For the LCLS mirrors we have both surface figure and power spectral density measurements. Surface figure can be directly mapped onto the optical field coordinate system using the geometric transformations described above. However, the treatment of the surface in the mid-spatial frequency roughness (MSFR) and high-spatial frequency roughness (HSFR) ranges is subtler. It would be practically impossible to perform surface metrology at micron resolution over the entire optic surface; therefore the mirror surface is measured on several discrete regions. This is done under the assumption that the mirror surface finish is reasonably uniform and that the combination of measured locations represents adequately the surface topography, which was indeed the case for the mirrors discussed below. First, the Power Spectral Density (PSD) is computed from the height data obtained on discrete locations on the surface, in the MSFR and HSFR range. The PSD is formed by first calculating a two-dimensional Fourier power spectrum of the height data, and the spectrum is then averaged azimuthally around zero spatial frequency to produce a PSD with purely radial spatial frequency dependence . This approach works well for quasi-isotropic surfaces, such as the substrates discussed in this manuscript. The measured PSD curves are then converted into a statistical representation of mirror surface heights, and superimposed on the measured figure errors to produce a complete representation of the optic surface height map over all spatial frequency ranges of interest.
3. Predicted performance for soft X-rays (AMO endstation)
Soft X-rays in the 0.8–2 keV energy range are directed into hutches 1 and 2 in the Near Experimental Hall at LCLS by the Soft X-ray Offset Mirror System (SOMS), as shown in Fig. 1. Although the SOMS consists of a total of four mirrors, only three mirrors are used for each individual soft X-ray beam line. Mirrors M1S and M2S are common to both lines. Mirrors M3S1 and M3S2 are located in a single vacuum vessel, and translation of this stage allows users to steer the XFEL beam into Hutch 1 or Hutch 2. The center of each mirror (or mirror pair) are located at 92.66 m, 95.32 m and 104.23 m from the undulator exit and positioned such that the XFEL is incident upon the mirror surface at a graze angle of 13.85 mrad. The AMO endstation in Hutch 1 is located ~120 m from the undulator exit. Each SOMS mirror consists of a single-crystal Si substrate, 250 mm long, 20 mm wide and 50 mm thick, coated with a 50-nm thick B4C reflective layer deposited by DC-magnetron sputtering at LLNL [5,6,11]. The SOMS Si substrate surface specifications within the SOMS clear aperture (175 mm×15 mm) are summarized in Table 1.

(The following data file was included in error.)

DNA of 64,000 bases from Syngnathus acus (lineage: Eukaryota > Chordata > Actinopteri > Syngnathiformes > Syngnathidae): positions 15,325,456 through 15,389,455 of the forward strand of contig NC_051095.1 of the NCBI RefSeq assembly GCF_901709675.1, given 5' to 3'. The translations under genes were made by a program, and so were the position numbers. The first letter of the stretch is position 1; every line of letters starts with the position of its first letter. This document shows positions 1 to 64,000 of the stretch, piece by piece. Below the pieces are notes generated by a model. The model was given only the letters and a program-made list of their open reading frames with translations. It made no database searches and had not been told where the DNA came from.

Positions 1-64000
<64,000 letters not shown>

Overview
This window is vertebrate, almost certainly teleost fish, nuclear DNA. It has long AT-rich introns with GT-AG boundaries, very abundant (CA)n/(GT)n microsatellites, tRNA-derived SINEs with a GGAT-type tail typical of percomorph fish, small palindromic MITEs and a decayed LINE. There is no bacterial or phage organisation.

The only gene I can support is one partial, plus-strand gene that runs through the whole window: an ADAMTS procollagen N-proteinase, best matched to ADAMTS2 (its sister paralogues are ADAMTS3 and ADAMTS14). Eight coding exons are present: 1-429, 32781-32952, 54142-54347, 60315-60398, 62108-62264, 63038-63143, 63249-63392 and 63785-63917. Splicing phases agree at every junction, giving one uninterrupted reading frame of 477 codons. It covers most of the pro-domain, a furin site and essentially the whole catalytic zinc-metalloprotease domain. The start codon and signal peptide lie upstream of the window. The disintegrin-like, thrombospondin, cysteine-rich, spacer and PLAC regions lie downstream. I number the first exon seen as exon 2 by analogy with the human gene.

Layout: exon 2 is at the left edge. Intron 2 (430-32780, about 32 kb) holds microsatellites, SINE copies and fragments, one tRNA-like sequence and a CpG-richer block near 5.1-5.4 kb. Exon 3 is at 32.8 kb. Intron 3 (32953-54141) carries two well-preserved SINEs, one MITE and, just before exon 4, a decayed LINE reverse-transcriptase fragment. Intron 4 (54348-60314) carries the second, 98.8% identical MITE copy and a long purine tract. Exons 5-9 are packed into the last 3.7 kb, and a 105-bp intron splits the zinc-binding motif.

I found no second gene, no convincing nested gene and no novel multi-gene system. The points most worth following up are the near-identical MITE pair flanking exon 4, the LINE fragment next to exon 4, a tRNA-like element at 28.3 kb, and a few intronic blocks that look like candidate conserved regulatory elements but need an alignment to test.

SOMS Si mirror substrates were polished by InSync Inc. (Albuquerque, New Mexico) and delivered to LLNL for metrology and B4C thin film coating in Fall 2008. The thickness uniformity of the B4C coating was optimized across the 175 mm SOMS clear aperture so that the surface figure error contribution due to the B4C film is 0.14 nm rms  and thus negligible compared to the SOMS substrate figure error, when the two are added quadratically. The B4C thin film deposition parameters were also especially modified to relax the inherently very high stress of the B4C film (which was a concern regarding figure deformation and/or delamination) by a factor of 2, while maintaining the HSFR at acceptable levels . After the aforementioned B4C stress reduction, the B4C film stress was determined experimentally to induce a figure deformation with a spherical-term-like shape on the SOMS substrate, which can be corrected using a special bending mechanism during final assembly of the SOMS mirrors . The B4C coating has also been demonstrated to replicate the substrate topography in the MSFR range . The results of surface figure, MSFR and HSFR measurements on the SOMS mirrors, including the effect of the B4C coating in the HSFR region are shown in Fig. 3. The increase in HSFR after coating was accepted as a trade-off for the lower stress offered by this modified B4C film, as discussed above. It should also be noted that, for the SOMS mirrors and photon energies discussed in this manuscript, the HSFR is expected to have minimal effects (if any) on the wavefront properties. A total of 5 SOMS mirrors were fabricated, with the intention to ultimately install four and keep one as a contingency. In our calculations we use the figure and finish data for SOMS substrates sn5, sn4, and sn3 respectively for the M1S, M2S and M3S optics.